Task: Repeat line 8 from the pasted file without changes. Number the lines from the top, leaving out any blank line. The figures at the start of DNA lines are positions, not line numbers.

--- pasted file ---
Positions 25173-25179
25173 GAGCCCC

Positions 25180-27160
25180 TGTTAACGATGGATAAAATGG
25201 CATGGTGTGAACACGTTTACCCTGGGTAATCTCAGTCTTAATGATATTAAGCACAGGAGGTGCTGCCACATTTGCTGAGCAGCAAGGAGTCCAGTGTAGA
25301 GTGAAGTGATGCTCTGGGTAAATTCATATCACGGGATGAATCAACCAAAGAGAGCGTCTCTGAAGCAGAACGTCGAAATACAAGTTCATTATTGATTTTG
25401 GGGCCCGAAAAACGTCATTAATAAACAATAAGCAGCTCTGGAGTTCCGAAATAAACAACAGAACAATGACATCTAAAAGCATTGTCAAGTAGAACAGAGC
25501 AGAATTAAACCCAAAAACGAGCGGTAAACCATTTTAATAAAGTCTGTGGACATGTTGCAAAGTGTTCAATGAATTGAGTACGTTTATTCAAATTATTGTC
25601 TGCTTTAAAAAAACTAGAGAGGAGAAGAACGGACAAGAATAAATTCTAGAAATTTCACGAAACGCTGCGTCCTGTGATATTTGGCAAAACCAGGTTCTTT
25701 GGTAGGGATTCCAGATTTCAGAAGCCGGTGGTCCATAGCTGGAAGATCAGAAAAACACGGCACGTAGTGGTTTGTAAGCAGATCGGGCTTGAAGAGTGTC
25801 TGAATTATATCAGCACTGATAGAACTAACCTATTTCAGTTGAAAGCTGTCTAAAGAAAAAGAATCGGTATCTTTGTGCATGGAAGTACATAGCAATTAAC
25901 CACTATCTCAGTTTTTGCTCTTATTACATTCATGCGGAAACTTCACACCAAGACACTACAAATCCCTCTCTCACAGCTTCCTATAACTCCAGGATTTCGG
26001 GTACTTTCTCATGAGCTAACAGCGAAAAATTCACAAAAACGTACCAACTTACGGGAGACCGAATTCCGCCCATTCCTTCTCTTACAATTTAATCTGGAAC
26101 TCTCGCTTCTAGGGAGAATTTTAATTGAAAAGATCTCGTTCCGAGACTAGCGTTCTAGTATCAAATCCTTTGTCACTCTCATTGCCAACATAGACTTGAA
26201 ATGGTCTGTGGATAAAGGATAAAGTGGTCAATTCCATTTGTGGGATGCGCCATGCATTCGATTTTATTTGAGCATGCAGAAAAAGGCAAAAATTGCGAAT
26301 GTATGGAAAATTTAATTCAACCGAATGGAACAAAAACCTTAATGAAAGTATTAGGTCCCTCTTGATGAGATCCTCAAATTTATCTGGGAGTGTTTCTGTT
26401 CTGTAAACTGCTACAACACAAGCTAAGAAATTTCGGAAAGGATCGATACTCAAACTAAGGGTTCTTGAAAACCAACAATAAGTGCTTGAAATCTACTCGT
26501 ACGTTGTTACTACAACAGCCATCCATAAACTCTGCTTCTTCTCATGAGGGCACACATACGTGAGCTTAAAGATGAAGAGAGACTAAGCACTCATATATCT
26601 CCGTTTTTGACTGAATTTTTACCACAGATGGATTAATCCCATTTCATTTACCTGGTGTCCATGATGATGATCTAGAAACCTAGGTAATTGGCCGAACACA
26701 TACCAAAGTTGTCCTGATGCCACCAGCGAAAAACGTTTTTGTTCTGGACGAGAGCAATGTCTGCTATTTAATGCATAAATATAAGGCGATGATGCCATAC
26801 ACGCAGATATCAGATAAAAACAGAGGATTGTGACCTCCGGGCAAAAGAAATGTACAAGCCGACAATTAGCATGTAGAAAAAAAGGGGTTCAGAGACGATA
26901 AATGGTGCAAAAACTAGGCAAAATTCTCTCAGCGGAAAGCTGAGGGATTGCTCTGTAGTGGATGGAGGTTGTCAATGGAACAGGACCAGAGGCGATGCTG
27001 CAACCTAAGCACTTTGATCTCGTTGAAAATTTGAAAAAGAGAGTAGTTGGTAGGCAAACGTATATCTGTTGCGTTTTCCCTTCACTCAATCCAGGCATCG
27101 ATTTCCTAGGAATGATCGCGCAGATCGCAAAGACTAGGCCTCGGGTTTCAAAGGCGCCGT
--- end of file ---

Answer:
25501 AGAATTAAACCCAAAAACGAGCGGTAAACCATTTTAATAAAGTCTGTGGACATGTTGCAAAGTGTTCAATGAATTGAGTACGTTTATTCAAATTATTGTC